A blank canvas hung by the windows of the Rainbow Bistro this past Sunday, May 19, inviting attendees of Nationless Nights: Edition Zero to immortalize the night by leaving their mark of love on the white surface.
Organized by Ottawa’s Nationless Minds crew, the inaugural night of music and poetry featured a variety of local artists who gathered under one roof to celebrate community, love, and freedom through the arts.
It was encouraging to see the crowded venue right from the get-go and the great turn-out demonstrates that the tightly-knit Ottawa arts community supports the launch of Nationless Nights in large numbers.
To kick off the night in music, Slim Moore, front-man of Slim Moore and The Mar-Kays and of Ranking Yout and The Dub Pilots, performed a soulful song entitled Sleeper Awake, which set the tone for what was to come. Partly acting as MC, Slim Moore returned to the stage several times throughout the night to either perform or to introduce the next performers.
Candice Bruchhaeuser, a local slam poet, followed Slim Moore’s opening performance with a lovely piece of poetry after which Toronto-based rapper Rosie Monday aka Elle-P, took to the stage with a dynamic set during which she reached out to people with her lyrics, concluding with the strong track United We Stand. Although she was a bit difficult to hear at times, Rosie Monday delivered a powerful performance fittingly in tune with the night’s theme.
V’s poetry came next, intertwining the musical performances with an in-your-face piece proclaiming, namely, her disdain for Fendi and Prada.
Following V’s high-powered piece, Slim Moore returned for the ‘half-time’ show with additional material, this time performing catchy reggae tunes from his new project Ranking Yout and The Dub Pilots.
After Slim Moore’s intermission set, it was The Key Components’s turn to perform for the audience. Comprised of members Aspects Bloclawz and Moun Fou, the acoustic hip-hop duo presented several original tracks along with a couple of cover songs including Aloe Blacc’s I Need A Dollar. Based on the crowd’s response and overall reaction however, The Key Components were not the high point of the first edition of Nationless Nights. Having said this, kudos and cookie points for the effort and stage presence.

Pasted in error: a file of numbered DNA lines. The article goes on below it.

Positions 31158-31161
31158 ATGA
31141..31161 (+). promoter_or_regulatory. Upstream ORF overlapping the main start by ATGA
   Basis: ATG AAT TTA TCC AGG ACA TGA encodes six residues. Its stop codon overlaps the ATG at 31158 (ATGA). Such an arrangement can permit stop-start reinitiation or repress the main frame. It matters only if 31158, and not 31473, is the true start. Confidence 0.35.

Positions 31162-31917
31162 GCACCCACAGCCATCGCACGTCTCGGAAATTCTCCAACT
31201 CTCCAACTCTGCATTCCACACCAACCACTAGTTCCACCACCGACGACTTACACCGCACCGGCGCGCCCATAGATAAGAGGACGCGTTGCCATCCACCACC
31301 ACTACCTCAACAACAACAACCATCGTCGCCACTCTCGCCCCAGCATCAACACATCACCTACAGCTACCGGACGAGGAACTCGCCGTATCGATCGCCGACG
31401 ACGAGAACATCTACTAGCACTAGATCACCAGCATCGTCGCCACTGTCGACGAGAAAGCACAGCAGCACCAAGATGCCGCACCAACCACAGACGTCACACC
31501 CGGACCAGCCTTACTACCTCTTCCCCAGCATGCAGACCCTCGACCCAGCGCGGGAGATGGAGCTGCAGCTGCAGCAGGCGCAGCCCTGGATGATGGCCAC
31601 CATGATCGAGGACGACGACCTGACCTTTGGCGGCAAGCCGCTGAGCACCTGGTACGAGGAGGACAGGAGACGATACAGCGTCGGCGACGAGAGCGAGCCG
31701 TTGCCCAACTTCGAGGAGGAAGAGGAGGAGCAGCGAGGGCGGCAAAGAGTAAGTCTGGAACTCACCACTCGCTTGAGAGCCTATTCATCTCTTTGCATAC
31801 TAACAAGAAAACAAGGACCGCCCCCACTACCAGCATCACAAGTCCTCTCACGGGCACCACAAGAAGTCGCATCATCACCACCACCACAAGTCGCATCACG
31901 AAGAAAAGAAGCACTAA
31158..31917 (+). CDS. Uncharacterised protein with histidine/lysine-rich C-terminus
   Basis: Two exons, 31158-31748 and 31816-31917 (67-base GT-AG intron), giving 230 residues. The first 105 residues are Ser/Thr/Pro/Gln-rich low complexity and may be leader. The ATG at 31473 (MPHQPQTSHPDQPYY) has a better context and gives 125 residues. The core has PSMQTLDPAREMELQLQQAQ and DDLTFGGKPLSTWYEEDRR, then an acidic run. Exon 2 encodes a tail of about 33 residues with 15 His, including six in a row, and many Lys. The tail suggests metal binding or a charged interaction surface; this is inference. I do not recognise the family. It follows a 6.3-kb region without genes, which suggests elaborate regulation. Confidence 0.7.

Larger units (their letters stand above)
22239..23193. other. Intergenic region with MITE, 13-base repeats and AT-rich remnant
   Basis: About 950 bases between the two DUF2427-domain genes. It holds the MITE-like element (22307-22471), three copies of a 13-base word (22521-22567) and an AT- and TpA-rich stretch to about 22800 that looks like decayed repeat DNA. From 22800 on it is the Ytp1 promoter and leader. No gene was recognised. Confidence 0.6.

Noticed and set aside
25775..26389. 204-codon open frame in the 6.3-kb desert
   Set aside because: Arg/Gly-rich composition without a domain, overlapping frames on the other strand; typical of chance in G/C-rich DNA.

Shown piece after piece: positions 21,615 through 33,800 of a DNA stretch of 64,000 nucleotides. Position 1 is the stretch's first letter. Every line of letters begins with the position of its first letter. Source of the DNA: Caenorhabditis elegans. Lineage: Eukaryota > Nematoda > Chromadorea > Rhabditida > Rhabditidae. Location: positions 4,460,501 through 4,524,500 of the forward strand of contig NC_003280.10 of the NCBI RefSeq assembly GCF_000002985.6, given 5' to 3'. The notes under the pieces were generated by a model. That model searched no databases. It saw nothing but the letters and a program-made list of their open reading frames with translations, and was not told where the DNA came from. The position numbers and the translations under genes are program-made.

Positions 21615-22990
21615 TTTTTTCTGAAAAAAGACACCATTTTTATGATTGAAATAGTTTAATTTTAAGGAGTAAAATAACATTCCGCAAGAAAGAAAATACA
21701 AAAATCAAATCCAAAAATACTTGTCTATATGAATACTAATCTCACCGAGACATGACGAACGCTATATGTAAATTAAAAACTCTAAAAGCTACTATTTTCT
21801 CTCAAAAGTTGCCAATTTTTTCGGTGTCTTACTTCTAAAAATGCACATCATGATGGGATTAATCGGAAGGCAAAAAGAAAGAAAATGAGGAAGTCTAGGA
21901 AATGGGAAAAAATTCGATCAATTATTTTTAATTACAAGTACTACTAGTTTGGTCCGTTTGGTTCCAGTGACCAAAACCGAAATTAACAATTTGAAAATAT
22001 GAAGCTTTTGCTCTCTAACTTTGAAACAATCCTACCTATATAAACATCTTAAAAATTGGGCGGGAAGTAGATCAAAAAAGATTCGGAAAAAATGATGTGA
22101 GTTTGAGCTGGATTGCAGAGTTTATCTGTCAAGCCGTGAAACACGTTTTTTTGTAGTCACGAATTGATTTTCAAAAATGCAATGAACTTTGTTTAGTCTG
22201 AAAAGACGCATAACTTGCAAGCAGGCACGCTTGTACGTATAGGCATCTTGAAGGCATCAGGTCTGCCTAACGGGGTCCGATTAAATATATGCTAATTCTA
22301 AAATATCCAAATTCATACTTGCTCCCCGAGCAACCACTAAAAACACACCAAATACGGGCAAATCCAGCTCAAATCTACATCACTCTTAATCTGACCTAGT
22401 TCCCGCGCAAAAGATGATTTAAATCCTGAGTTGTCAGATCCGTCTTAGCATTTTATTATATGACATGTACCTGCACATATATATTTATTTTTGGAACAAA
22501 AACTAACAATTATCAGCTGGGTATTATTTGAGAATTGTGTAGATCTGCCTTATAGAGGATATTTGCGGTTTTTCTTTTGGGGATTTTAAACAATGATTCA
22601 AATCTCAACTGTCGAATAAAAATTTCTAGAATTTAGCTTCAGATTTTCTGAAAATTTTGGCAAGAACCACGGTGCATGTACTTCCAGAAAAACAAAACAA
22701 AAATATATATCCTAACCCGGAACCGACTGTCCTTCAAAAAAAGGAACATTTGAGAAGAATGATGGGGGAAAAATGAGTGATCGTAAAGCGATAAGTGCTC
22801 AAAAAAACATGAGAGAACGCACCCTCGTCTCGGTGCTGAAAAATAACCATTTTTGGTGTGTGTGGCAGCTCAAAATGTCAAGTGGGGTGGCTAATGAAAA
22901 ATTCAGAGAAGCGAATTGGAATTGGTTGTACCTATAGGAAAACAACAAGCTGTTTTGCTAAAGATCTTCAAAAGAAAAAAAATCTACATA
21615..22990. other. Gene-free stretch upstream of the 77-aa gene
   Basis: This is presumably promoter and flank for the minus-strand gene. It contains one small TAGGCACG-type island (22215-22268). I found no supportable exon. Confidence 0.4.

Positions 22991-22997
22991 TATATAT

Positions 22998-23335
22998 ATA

Once The Key Components wrapped up their set, Prufrock Shadowrunner, a local spoken word artist, rapper and DJ, took a break from his DJ duties to perform a hilarious poetic piece on douche-bags after which Candace Bruchhaeuser came back on stage with yet another beautiful piece of poetry while Jaguar Priest set up the stage for their performance.
Saving the best for last, Jaguar Priest, by far the highlight of the night, came on stage towards the end of the show. Comprised of rapper Hyf the GypsySun, accoustic guitarist Balam Santos, bassist Salomon Carrillo and percussionist Denis Kashi, the newly-formed Ottawa group opened the door to their sound and invited the attentive audience into a unique world of afro/flamenco/hip-hop music.
Balam Santos alone, the lead guitarist, was simply humbling to watch and listen to as he vigorously strummed the strings of his acoustic guitar, producing beautiful harmonies reminiscent of the graceful touch of Spanish flamenco guitarists. His expressive body language, clearly feeling every note being played, made it an even more engaging performance to watch while Hyf the GypsySun brought his soul on to that stage, delivering a high-energy performance full of passion and dynamism, clearly giving his all to the public.
Jaguar Priest’s overall performance somewhat resembled a ceremonial rite of passage into the world of music inviting audience members to embrace one another for an inspiring night of lyrical unity. It was lively, refreshing, engaging and invigorating all at once and it’s surely only the beginning for this talented group of musicians. There’s no doubt about it, Jaguar Priest made quite an impression.
Towards the end of the show, the white canvas that I’d seen when I arrived at the Rainbow had been filled with inscriptions by community members who understood the importance of capturing the essence of such a great night of artistic freedom.
It’s safe to say that Nationless Nights: Edition Zero has made a name for itself and paved the way for future artistic gatherings of the sort in Ottawa. It’s still unclear when and where the next installment will be, but one thing is certain: it’ll turn you nationless, if only for a moment, a song, or a poem.